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History

The Martha Rivers Ingram Commons, Vanderbilt’s award-winning Residential College community for first-year students opened in 2008 after years of strategic planning by Chancellor Nicholas S. Zeppos and former Board of Trust Chair Martha R. Ingram. Since its establishment, all first-year students live among their peers and distinguished faculty members in a richly diverse and intellectually vibrant community of 10 houses on the Peabody campus. In recognition of Ingram’s leadership in establishing this foundational experience for Vanderbilt students, The Commons was renamed The Martha Rivers Ingram Commons in 2011.

Building upon the great success of The Ingram Commons, the university broke ground in May 2012 on Moore College and Warren College at the site of the former Kissam Quadrangle. Each led by a faculty head of college, these upperclass residential colleges represent a continuation of the transformative residential and educational experience for upperclass students. Moore College and Warren College opened their doors in 2014 as the university reaffirmed its commitment to a dynamic undergraduate residential experience in the Academic Strategic Plan.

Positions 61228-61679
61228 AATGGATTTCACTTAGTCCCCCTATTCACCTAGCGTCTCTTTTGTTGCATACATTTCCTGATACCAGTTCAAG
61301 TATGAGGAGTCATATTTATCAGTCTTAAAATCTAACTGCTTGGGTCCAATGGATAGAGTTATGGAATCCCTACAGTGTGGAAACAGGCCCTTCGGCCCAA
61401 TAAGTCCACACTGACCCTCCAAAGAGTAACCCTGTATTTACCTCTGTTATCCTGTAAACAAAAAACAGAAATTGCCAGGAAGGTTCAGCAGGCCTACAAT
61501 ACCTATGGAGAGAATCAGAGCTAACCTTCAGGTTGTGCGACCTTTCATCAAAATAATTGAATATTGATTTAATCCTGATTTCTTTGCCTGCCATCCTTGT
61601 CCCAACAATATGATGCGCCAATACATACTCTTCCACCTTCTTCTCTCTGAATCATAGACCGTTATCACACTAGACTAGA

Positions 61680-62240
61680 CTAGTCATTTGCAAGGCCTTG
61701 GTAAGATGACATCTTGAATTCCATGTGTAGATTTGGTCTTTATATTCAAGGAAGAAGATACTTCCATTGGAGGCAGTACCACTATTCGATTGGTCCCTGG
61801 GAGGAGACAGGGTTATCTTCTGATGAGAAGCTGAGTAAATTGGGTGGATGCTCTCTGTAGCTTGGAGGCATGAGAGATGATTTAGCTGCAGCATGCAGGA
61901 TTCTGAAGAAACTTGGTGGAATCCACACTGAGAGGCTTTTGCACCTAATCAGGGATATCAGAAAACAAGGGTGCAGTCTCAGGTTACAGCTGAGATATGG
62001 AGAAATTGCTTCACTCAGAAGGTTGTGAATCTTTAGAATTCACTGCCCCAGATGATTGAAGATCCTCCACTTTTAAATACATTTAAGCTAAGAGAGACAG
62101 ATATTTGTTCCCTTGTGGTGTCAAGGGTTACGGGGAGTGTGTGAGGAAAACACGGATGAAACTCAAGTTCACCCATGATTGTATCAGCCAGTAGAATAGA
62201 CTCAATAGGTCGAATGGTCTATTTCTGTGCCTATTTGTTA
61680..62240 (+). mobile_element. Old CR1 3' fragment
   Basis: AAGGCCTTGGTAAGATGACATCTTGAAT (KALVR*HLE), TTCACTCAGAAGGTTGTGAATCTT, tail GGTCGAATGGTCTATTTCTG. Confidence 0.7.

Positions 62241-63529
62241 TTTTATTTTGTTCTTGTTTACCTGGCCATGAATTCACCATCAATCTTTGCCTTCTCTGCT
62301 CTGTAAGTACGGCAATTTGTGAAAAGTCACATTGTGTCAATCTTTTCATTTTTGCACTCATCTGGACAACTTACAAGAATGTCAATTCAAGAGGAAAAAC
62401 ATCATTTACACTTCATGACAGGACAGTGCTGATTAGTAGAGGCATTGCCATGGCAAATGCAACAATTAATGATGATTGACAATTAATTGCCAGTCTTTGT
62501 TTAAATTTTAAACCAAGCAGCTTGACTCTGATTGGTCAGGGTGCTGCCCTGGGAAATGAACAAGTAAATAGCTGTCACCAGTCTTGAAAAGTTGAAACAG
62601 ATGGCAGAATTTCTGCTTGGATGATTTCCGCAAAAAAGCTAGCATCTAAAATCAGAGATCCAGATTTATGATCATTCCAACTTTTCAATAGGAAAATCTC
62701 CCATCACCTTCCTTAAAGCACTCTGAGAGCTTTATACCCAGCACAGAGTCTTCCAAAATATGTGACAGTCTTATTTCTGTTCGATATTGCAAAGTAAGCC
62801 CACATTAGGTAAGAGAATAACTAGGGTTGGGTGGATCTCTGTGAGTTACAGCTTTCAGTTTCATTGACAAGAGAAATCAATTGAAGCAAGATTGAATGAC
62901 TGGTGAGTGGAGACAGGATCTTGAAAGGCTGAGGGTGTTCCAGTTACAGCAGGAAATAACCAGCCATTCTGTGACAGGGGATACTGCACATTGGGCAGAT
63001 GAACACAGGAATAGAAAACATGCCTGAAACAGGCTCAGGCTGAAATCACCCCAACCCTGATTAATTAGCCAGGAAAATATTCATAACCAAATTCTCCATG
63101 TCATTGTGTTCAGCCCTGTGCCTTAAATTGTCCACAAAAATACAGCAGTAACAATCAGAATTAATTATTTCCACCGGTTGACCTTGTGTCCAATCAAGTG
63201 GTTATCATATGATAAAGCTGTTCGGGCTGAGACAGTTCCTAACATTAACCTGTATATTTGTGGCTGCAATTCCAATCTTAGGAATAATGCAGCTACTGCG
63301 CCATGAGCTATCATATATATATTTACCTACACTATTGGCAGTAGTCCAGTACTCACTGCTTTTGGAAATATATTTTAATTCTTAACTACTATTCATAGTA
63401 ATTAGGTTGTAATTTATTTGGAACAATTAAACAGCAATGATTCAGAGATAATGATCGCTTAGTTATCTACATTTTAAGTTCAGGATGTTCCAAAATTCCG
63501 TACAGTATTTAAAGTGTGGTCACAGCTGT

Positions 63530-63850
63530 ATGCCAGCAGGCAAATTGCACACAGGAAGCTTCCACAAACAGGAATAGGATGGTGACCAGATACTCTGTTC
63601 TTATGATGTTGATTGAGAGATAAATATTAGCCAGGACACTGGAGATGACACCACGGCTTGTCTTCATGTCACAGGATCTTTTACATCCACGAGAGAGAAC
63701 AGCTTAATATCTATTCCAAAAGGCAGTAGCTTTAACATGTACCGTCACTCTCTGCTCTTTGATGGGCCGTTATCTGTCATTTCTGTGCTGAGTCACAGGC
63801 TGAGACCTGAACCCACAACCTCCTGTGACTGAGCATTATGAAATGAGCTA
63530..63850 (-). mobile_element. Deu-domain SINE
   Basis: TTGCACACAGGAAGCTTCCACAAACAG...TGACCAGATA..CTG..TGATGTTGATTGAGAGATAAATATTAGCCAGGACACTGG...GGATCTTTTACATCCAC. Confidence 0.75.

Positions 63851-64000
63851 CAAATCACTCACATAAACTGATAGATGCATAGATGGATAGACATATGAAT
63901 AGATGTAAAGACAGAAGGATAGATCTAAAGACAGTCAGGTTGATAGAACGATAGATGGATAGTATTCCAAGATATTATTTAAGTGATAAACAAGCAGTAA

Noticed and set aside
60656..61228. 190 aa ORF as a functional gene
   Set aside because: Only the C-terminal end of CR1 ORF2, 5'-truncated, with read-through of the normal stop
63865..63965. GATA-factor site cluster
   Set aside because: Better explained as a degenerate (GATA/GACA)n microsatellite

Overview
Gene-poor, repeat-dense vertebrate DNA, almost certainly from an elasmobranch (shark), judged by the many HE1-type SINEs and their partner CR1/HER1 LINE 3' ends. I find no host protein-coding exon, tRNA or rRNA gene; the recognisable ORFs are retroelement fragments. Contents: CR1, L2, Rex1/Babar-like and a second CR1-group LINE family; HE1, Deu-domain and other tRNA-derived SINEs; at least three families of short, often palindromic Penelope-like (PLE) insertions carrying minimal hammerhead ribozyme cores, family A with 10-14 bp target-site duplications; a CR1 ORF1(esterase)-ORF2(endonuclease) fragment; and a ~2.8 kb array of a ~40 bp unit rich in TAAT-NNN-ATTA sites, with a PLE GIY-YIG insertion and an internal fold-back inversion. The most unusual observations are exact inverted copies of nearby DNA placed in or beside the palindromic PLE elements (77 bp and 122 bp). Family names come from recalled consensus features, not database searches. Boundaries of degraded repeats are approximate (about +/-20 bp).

As the university continued to expand Residential Colleges and the Residential College System to reach additional upperclass students, construction began on E. Bronson Ingram College in July 2016 at the site of the former Vanderbilt and Barnard Halls. E. Bronson Ingram College will open its doors in fall 2018, and over 300 upperclass students and a new residential faculty head of college will move into the college. Plans have also been announced to begin construction on new residential colleges along West End Avenue.

These new Residential Colleges complement the well-established Living-Learning Communities – The McGill Project, Mayfield Lodges, and McTyeire International House. These communities have provided opportunities for students with similar educational interests to live together in residence halls featuring structured learning environments for more than forty years.